Lacking nearby surface water or underground supplies, the study looked to Ontario, Canandaigua and Seneca Lakes. The distances from these lakes to Newark are essentially the same and the water quality is similar. The levels of the lakes became the determining factor. Ontario and Seneca Lakes are below the overflow level of the Allerton Hill Reservoir meaning supplies from these lakes would need to be pumped. Canandaigua's elevation of 686 feet above sea level is above this level and could flow by gravity from the lake to the Village reservoir. Canandaigua Lake has approximately 16.4 square miles in surface area and has a watershed area of about 174 square miles. The Village is permitted to draw 4.0 million gallons of water per day from the lake.
Location of the Filtration Plant was limited by the hydraulics of the pipeline between Canandaigua Lake and the Village of Newark. Three sites were considered; south of Route 5 adjacent to Canandaigua Lake, southeast of Shortsville near the Canandaigua Outlet, and on top of a hill adjacent to the Allerton Hill Reservoir in Newark. After much study, it was decided to locate the facility at the Shortsville site taking advantage of the elevations and the ability to sell finished water along the main transmission line to property owners and municipalities from whom right-of-ways must be obtained. The Filter Plant, located at 1708 Freshour Road, Shortsville, went on line in December of 1951.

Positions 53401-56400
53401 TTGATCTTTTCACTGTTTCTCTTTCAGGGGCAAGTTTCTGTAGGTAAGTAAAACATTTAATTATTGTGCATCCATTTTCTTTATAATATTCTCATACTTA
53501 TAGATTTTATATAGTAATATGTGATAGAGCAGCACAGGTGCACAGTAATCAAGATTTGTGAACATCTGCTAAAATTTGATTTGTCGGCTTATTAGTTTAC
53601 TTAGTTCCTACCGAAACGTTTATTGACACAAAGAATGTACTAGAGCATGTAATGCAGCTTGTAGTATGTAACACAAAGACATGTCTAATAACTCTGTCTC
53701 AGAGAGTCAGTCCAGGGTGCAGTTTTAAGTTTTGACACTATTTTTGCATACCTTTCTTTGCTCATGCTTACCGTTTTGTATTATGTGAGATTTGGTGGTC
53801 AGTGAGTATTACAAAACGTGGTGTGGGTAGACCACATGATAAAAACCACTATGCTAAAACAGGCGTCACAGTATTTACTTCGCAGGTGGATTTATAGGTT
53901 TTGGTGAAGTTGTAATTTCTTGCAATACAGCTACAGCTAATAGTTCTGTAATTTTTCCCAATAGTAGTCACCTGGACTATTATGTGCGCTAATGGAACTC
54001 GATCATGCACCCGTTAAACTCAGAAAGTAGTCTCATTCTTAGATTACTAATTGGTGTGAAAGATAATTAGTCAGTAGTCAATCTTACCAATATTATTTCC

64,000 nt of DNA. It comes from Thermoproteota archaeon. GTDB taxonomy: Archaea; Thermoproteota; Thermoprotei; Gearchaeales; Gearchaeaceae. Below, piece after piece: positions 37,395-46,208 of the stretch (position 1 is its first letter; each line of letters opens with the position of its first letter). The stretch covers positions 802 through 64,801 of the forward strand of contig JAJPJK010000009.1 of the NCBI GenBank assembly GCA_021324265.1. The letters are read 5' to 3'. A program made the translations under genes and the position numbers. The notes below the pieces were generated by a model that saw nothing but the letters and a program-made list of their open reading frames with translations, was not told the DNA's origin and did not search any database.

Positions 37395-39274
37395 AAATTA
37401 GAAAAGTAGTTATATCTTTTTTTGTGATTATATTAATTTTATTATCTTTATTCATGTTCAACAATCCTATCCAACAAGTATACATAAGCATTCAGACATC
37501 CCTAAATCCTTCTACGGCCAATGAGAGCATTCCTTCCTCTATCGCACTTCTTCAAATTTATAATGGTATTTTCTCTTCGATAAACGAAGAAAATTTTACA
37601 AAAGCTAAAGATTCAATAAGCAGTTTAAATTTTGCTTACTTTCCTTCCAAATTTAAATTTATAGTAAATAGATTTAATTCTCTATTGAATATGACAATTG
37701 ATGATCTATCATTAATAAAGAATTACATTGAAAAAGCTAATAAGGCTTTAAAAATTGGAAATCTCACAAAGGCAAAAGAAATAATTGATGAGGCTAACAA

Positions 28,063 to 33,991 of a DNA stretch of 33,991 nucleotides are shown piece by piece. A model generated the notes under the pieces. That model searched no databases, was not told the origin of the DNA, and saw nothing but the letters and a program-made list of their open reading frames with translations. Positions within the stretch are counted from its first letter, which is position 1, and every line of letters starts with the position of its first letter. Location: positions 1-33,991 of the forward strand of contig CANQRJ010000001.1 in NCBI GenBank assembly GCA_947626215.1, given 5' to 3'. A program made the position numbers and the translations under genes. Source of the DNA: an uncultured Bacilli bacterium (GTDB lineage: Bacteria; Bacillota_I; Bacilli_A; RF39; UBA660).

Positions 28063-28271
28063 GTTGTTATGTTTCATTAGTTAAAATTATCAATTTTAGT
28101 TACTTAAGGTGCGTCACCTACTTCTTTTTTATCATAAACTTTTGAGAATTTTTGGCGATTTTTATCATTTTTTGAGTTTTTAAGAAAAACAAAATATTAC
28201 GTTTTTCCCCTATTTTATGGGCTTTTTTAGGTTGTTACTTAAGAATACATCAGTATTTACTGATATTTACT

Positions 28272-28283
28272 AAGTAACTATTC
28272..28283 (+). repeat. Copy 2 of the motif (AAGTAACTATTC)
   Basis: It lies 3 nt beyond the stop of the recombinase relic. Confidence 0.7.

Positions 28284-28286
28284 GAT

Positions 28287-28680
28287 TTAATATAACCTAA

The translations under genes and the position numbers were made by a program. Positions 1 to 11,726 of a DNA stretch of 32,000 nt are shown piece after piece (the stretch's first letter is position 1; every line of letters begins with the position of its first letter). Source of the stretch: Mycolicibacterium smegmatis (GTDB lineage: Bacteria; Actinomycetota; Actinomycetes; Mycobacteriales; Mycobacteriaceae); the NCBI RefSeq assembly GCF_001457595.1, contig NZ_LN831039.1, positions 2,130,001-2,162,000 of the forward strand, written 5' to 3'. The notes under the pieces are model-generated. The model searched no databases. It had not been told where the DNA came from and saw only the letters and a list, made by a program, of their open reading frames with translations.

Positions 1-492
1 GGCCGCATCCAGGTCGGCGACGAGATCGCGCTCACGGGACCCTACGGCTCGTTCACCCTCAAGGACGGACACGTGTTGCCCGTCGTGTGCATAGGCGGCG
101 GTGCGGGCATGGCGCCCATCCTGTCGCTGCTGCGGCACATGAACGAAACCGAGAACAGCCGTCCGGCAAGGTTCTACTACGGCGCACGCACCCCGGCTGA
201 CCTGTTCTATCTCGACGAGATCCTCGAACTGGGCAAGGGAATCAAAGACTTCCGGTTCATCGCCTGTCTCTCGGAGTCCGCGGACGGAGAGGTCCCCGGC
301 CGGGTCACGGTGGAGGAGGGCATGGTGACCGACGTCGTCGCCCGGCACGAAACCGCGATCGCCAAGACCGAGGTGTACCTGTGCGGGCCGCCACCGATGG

The initial Filter Plant consisted of four (4) slow sand filters. Over the years, additions and improvements have been made to the system. In the mid-fifties, an operator's house was constructed to enable an operator to be onsite 24 hours per day. In 1962, an addition was built to house Diatomaceous Earth (D.E.) Filters to increase the capacity of the plant. One set of pressure filters was installed at this time with provisions for two (2) more filters built into the structure. Another D.E. pressure filter was installed in 1968. At this time, with four (4) slow sand filters and two (2) D.E. Filters, the capacity was rated at 3.0 million gallons per day.